Summer Preview

June 20, 2004
A thought by James Berardinelli
Since I posted my review of The Terminal, I have received numerous e-mails taking exception to the following comment: "The premise - that a man could live months of his life in an airport terminal - holds a certain fascination (especially for those with a large number of frequent flier miles, who will feel a peculiar kinship with The Terminal's protagonist), but, in the post-9/11 era, it's not credible." Ah, they say, what about Merhan Karimi Nasseri, the Iranian who has been living inside Charles De Gaulle airport since 1988?

Although the kernel of the idea behind The Terminal was drawn from Nasseri's life story (which was made into a French film in 1994), that does not invalidate my claim that the movie's premise is "not credible." Let's review that premise: a man becomes trapped in modern-day JFK when a bureaucratic snafu disallows him to enter New York City or be deported. Charles De Gaulle is in France, and JFK is in New York City, only a few miles away from where the World Trade Center once stood. Security, which borders on paranoia, is considerably higher in JFK. Post-9/11, Nasseri was allowed to remain in Charles De Gaulle because he had been there for 13 years. It is doubtful that French officials would let a repeat incident occur today. Meanwhile, it is inconceivable that anyone would be allowed to spend an extended period in JFK. The Terminal is a fable, tenuous connection to actual events notwithstanding.

In the Northern Hemisphere, today marks the beginning of summer (at least astronomically speaking). Of course, if you use the Memorial Day-to-Labor Day means of calculating the season, it's already three weeks old. And, as far as Hollywood is concerned, it's half-over. Many of the big guns (Troy, Shrek 2, Harry Potter and the Prisoner of Azkaban) have already gone off. In fact, after July 4, there will be few blockbusters left in the pipeline. However, since next weekend is the first official weekend of summer, now's as good a time as any to look at what promises to show up in multiplexes during the next three months.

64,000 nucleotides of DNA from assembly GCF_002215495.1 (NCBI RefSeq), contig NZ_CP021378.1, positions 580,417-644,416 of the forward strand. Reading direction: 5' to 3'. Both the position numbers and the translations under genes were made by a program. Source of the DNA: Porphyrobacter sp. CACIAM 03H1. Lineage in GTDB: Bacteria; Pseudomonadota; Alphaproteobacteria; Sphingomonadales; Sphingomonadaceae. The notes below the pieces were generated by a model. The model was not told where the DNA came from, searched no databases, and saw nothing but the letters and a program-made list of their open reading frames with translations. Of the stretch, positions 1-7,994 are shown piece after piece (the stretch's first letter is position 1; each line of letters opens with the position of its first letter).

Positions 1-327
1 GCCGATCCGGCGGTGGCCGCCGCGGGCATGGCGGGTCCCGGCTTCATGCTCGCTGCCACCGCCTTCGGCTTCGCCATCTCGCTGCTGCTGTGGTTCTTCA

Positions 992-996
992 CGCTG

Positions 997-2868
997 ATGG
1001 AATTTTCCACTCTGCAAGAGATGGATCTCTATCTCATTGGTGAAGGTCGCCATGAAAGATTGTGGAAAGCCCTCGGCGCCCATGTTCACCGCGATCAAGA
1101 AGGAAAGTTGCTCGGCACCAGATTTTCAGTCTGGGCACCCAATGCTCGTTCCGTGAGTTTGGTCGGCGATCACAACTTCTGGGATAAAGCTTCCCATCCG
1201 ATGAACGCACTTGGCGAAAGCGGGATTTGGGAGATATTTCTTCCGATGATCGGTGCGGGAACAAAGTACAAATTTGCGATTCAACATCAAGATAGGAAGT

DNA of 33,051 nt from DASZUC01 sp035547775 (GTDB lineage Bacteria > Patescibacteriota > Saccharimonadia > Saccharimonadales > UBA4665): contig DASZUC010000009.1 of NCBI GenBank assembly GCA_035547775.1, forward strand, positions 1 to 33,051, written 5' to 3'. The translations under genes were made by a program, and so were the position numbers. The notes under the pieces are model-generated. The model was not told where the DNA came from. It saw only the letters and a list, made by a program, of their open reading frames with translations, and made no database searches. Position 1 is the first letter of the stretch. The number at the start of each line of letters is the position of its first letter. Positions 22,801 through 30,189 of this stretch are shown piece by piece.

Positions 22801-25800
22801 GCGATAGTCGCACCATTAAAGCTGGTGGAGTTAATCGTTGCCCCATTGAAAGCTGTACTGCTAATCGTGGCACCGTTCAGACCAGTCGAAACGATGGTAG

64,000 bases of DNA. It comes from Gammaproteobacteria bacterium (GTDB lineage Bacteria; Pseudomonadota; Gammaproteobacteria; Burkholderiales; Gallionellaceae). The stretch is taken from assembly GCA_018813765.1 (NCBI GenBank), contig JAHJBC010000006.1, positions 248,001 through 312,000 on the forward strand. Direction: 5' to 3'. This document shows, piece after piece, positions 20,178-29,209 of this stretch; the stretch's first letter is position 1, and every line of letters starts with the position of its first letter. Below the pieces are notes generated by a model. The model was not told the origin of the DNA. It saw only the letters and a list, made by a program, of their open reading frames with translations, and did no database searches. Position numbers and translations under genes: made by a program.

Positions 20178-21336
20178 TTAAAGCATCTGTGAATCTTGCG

Only a couple of notable features arrive on June 25. The first is The Notebook, and it probably won't generate much business in a marketplace that's dominated by teenagers (particularly boys). As a love story, the movie's okay, but it has its share of problems, and doesn't really deserve to be singled out for particular notice. Meanwhile, Michael Moore's Fahrenheit 9/11 comes with as much baggage as publicity. I'll have plenty to say about the movie after I see it (tomorrow). But the big question about this one will be: is it a documentary or propeganda? (Or is there a difference? A recent column by Roger Ebert indicates that there may be a blurring of the line between the two.)

The biggest battle to be waged at the box office this year will be between Shrek 2 and Spider Man 2. The green ogre has a big headstart, but the webslinger will get his send-off on June 30. Expect a minimum of $120 million (maybe as high as $150 million) over its 5-day opening weekend. I'm not going to predict a winner in the Shrek vs. Spider Man match, because it's too close to call, and the willingness of teenage boys to see a movie repeatedly is notoriously inconsistent. In a strange move, The Clearing (a kidnapping thriller with Willem Dafoe and Robert Redford) is opening opposite Spider Man 2. I guess the expectation is that the movies are targeting different audiences. However, I wonder how many middle-aged couples wanting to see the Redford movie are going to brave multiplex crowds waiting in line to see Spider Man 2. Also opening July 2 is Before Sunset, Richard Linklater's almost-as-good-as-the-first-one sequel to Before Sunrise. The talky romance is #1 on my "want to see" list for the summer, and it does not disappoint. Those who liked the first one will appreciate the sequel. Those who didn't like the first one will hate the second installment. And, if you haven't seen Before Sunrise, rent it.

July 7 is King Arthur's weekend. I'm not sure why there's a feeling that we need another re-telling of the legend. As far as I'm concerned, Monty Python and the Holy Grail is definitive. Hopefully, the new version will be rousing and won't feature too much anachronistic material (such as a kick-ass Guinevere). The movie doesn't have a strong "buzz," so it's probably headed for obscurity about as quickly as Troy.